Now I know, that lately there have been quite a lot of books/movies with strong female leads but they’re also all some sort of a secret assassin/ninja/hacker who’s fighting with all the evil villains of the world and trying to save that one boyf/parent/friend etc. I mean as much as that’s rad and cool, that shit ain’t real! The Hate U Give, and the way Starr projects her rage and trauma into speaking for her people’s rights, testifying in front of the grand jury is real damn courage!! And really, hats off to the director and the actors for connecting with the emotions of the text and projecting them onto the wide screen!

But. (Ofcourse there is a but…told u this would be long.)

SO MANY PARTS HAVE BEEN SKIPPED AND SO MANY HAVE BEEN ADDED AND I’M NOT OKAY!

  • Where is DeVante?

I think DeVante served a much larger purpose than just being Kenya’s boy-toy. Compared to the book, DeVante has zero appearance in the movie except for a teeny tiny 2-min scene in the beginning. In the book however, we see how DeVante is the one who makes Starr realise why Khalil dealt drugs, whether he a part of the King Lords, and also he’s the one beaten up by the King Lords in the end during the riots and not Seven (as in the movie!)

Also, he makes a good charity case for Uncle Carlos when he takes in DeVante under his roof when the King Lords were after his life. It kinda served as Uncle Carlos’s guilt of trying to makeup for what the police did to Khalil and how he couldn’t do anything at the time.

So I guess I probably would have liked to see DeVante in the movie too, yknow?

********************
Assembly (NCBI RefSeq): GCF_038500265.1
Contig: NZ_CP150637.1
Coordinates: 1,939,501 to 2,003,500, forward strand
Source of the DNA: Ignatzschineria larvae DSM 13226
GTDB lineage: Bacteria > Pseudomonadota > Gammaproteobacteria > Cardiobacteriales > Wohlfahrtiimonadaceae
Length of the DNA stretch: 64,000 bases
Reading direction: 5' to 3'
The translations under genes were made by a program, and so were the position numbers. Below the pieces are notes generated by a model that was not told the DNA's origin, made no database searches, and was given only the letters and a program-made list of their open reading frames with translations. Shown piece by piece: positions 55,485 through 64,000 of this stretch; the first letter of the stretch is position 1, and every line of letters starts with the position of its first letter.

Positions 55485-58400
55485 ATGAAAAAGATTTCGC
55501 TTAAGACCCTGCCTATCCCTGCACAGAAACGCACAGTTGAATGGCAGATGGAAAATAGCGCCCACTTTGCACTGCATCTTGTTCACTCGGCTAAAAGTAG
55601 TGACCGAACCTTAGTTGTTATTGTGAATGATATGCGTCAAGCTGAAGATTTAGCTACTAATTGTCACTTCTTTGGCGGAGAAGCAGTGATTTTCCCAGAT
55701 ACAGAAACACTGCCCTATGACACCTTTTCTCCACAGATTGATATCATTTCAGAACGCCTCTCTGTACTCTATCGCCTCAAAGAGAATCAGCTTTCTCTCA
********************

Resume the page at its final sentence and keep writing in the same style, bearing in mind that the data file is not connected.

• Exchange between Uncle Carlos and Starr 

Book:  Uncle Carlos tells Starr, “I hate that I let myself fall into that mind-set of trying to rationalize his death. And at the end of the day, you don’t kill someone for opening a car door. If you do, you shouldn’t be a cop.”

Movie: Uncle Carlos is basically trying to justify Officer Brian’s actions (the cop who shot at Khalil), by saying that the cops are usually put in a position where they don’t know what to expect from the other person? So whatever he did, he did it to protect himself. However, uncle Carlos did conclude with the note that if it was a white boy instead of Khalil, he wouldn’t have shot him.

I think they twisted around the words a bit to take a more neutral stance and not be bused towards the police? Or else the movie would have been criticised to be more critical towards the police force rather than the message it was trying to put. I mean, yeah uncle Carlos did explain it well so I guess I was sort of indifferent to the change here.

 

  • OHMYGOD THAT END THOUGH! 

 This is a major spoilerrrrrr.

Because.